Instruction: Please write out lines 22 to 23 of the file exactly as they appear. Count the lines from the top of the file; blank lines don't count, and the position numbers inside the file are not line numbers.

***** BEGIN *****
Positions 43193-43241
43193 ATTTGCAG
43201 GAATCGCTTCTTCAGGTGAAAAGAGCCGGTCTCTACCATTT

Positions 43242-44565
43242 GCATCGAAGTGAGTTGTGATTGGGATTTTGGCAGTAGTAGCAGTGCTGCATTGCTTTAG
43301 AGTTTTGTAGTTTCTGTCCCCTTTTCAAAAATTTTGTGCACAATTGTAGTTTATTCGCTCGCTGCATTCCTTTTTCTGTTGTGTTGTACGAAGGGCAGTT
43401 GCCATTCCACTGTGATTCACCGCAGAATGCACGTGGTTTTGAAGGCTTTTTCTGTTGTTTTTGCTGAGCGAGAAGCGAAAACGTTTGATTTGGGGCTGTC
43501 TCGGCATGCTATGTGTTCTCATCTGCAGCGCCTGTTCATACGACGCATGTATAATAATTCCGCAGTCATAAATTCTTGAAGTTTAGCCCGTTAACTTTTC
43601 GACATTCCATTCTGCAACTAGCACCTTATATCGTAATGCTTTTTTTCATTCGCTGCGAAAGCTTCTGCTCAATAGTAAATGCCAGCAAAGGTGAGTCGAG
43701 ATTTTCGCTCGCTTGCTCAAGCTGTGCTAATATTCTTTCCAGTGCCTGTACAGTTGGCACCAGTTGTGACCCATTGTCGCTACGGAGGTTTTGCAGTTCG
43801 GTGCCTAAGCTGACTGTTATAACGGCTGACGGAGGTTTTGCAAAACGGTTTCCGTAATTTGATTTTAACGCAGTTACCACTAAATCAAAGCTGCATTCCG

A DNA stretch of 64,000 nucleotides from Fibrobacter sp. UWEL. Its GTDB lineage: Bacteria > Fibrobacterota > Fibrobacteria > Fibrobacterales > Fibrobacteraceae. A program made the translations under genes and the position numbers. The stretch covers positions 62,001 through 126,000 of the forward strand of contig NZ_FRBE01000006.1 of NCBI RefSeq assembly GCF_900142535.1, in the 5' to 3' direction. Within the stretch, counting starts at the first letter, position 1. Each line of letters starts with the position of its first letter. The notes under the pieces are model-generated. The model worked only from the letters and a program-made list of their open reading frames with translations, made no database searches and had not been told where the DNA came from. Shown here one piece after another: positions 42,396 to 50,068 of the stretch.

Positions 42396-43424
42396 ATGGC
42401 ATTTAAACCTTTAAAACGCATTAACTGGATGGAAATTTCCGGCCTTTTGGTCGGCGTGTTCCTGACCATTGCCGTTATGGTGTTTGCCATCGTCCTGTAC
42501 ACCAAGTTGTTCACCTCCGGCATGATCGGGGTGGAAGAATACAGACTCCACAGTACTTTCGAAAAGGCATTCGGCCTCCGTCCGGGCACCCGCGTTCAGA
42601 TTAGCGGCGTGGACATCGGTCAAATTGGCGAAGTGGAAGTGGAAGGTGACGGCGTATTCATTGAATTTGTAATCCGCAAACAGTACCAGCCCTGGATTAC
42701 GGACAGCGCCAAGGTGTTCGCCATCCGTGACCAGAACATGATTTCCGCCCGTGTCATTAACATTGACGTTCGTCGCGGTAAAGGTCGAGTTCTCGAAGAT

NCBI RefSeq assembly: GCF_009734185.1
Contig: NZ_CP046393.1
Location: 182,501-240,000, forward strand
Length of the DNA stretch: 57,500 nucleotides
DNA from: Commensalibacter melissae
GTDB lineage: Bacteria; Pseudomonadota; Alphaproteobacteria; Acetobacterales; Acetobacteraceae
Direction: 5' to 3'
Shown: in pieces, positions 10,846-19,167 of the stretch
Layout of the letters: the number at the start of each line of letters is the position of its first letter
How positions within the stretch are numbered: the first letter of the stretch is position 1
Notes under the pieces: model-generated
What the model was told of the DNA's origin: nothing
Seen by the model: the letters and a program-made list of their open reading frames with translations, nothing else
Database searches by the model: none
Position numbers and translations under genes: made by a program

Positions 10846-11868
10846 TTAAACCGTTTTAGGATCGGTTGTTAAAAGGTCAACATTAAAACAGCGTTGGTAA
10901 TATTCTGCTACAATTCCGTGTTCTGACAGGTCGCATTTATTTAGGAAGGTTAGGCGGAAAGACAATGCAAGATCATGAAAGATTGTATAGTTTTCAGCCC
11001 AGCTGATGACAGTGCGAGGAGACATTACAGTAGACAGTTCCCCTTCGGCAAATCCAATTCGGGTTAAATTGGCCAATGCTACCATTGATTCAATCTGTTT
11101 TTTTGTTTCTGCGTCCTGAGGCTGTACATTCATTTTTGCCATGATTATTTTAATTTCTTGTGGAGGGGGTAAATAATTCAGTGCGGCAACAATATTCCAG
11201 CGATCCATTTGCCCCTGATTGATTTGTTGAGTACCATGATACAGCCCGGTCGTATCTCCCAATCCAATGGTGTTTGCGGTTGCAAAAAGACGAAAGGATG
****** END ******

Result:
Length of the DNA stretch: 57,500 nucleotides
DNA from: Commensalibacter melissae